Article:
laser cataract surgery

Restore & Enhance Your Vision with Laser Cataract Surgery

In Cataracts, LASIK by Anthony Farah, M.D.

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As some of the first ophthalmologists to perform laser surgery in the area, Drs. Cullom & Farah are pioneers in laser cataract surgery. They have also trained many of the other surgeons that use lasers in their practice now. In this article, you’ll learn from the experts about the differences between traditional and laser cataract surgery, what happens during laser cataract surgery, and how it can eliminate your need for corrective lenses.

Why Do People Need Cataract Surgery?

Cataract surgery becomes necessary when the lens of the eye becomes cloudy, impeding vision. Surgery removes the clouded lens and replaces it with a crystal-clear intraocular lens implant, restoring clear sight.

Recent Cataract Surgery Improvements

In recent years, cataracts surgery has undergone two major improvements: modern lens implants and laser precision. Patients who receive cataract surgery require a lens implant to replace the natural lens. The range of intraocular lens implants available to patients today is astounding and offer incredible vision correction options. Advancements in laser surgical technology now allow for the use of ultra-precise laser incisions during cataract surgery, which may improve the surgical experience and vision outcomes for cataracts patients.

Traditional vs. Laser Cataract Surgery

Traditional manual cataract surgery is still a modern and effective procedure. Patients who receive traditional surgery still enjoy the benefits of modern intraocular lens implants and do very well. Cataracts surgery complications are highly uncommon, so traditional surgery still represents a good option for those that may not be good candidates for laser cataract surgery. For example, if you have bad corneal scarring, traditional surgery is a better option for your cataracts treatment, because scars on the outer eye can prevent the laser from performing accurately.

Laser surgery offers a few benefits over traditional manual surgery. Some ophthalmologists believe it to be safer due to the accuracy of the laser, it is gentler on the eye, recovery times are faster, and patients who receive laser treatment often have less need for vision correction post-surgery.

Improving Safety & Comfort

Although traditional cataract surgery is very safe, laser cataract surgery may be slightly safer in some situations. It is easier for your surgeon, since the laser makes perfect incisions in the cornea and lens, providing surgical cuts that are perfectly centered. The laser also helps to break up the cataract, so it is easier to remove. During traditional surgery, only ultrasound waves break up the cataract. Breaking up the cataract requires much less ultrasound energy when using lasers.

Patients who receive laser surgery often experience less swelling during healing and slightly reduced recovery times. For patients with really bad cataracts that require a lot of breaking up or those with corneal conditions that might increase the risk of swelling, laser surgery provides a potentially safer option.  One study showed that laser surgery decreased the risk of posterior capsular tears, a complication that though rare in manual traditional surgery can require the necessity of a second surgery.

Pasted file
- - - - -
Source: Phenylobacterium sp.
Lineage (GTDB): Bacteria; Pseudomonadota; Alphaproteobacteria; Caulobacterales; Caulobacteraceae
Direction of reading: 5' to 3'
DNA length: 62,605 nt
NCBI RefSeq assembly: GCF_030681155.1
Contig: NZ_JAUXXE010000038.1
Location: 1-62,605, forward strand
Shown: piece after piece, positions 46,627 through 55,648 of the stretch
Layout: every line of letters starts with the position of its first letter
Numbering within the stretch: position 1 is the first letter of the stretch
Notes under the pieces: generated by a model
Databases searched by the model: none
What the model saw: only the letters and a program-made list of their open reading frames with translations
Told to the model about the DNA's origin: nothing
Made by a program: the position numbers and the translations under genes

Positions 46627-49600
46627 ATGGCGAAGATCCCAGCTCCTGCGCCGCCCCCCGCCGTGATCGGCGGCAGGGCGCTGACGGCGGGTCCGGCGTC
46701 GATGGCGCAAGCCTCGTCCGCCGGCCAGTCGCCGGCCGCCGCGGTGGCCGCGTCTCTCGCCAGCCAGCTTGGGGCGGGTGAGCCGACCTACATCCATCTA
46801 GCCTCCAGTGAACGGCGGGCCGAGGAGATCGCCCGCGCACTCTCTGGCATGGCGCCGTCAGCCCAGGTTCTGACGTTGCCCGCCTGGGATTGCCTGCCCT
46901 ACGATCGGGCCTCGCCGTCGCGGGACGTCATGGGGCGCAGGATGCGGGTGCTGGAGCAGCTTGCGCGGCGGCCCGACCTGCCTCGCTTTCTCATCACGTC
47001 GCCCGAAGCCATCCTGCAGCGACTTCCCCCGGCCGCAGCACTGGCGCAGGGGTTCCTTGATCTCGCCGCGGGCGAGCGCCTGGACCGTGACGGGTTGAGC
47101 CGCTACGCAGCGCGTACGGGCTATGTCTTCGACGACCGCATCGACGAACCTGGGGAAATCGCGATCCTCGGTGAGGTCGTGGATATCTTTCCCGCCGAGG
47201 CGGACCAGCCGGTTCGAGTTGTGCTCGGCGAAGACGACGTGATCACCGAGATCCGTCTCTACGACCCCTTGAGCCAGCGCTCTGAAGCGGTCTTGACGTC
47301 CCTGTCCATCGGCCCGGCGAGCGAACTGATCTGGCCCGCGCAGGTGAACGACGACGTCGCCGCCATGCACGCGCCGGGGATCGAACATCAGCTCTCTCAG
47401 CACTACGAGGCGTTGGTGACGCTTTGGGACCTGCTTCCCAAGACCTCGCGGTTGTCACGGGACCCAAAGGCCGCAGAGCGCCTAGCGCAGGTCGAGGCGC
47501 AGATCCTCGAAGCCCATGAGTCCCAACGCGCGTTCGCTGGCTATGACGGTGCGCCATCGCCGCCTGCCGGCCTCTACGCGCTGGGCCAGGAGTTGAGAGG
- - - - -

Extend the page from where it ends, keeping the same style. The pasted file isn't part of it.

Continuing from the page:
Improving Vision After Surgery

Laser cataract surgery makes it more likely that patients will not need glasses or contacts following treatment. The precise way that the laser forms the circular opening in the cataractous lens helps to ensure that the lens implant sits well centered in the eye. Even tiny misalignments and tilt of the implant can reduce visual quality. Even patients who required glasses long before their cataracts developed can often enjoy clear vision following surgery.

Treating corneal astigmatism is one of the most important aspects of laser cataract surgery.  Corneal astigmatism causes a distortion in vision requiring glasses to correct. Laser cataract surgery is highly effective at reducing astigmatism and thus leading to a higher chance of less reliance on glasses. Patients with pre-operative astigmatism — even small amounts — will see much greater improvements in uncorrected vision with laser cataract surgery over manual surgery.  Depending on the goals set prior to surgery with your surgeon. Glasses for certain tasks such as reading may still be required depending on the implant goals you make with your surgeon.

What Happens During Laser Cataract Surgery?

The treatment with the laser itself often takes less than one minute. Patients are taken into the laser room for ultra-precise imaging of the eye, followed by an equally precise laser incision and cataract break up. The patient then goes into an operating room and in less than 10 minutes the cataract is removed, the lens implant is in, and the patient is on their way to recovery. While the laser does much of the heavy lifting, a skilled surgeon like Drs. Cullom & Farah is critical for a successful operation.

Which Type of Cataract Surgery is Right for You?

While most patients are a good fit for laser cataract surgery, only the judgment of a skilled and experienced surgeon can help you determine the best course of treatment for your cataracts. Schedule an appointment at Cullom & Farah Eye & Laser Center to discover how laser cataract surgery can help restore and even enhance your vision.

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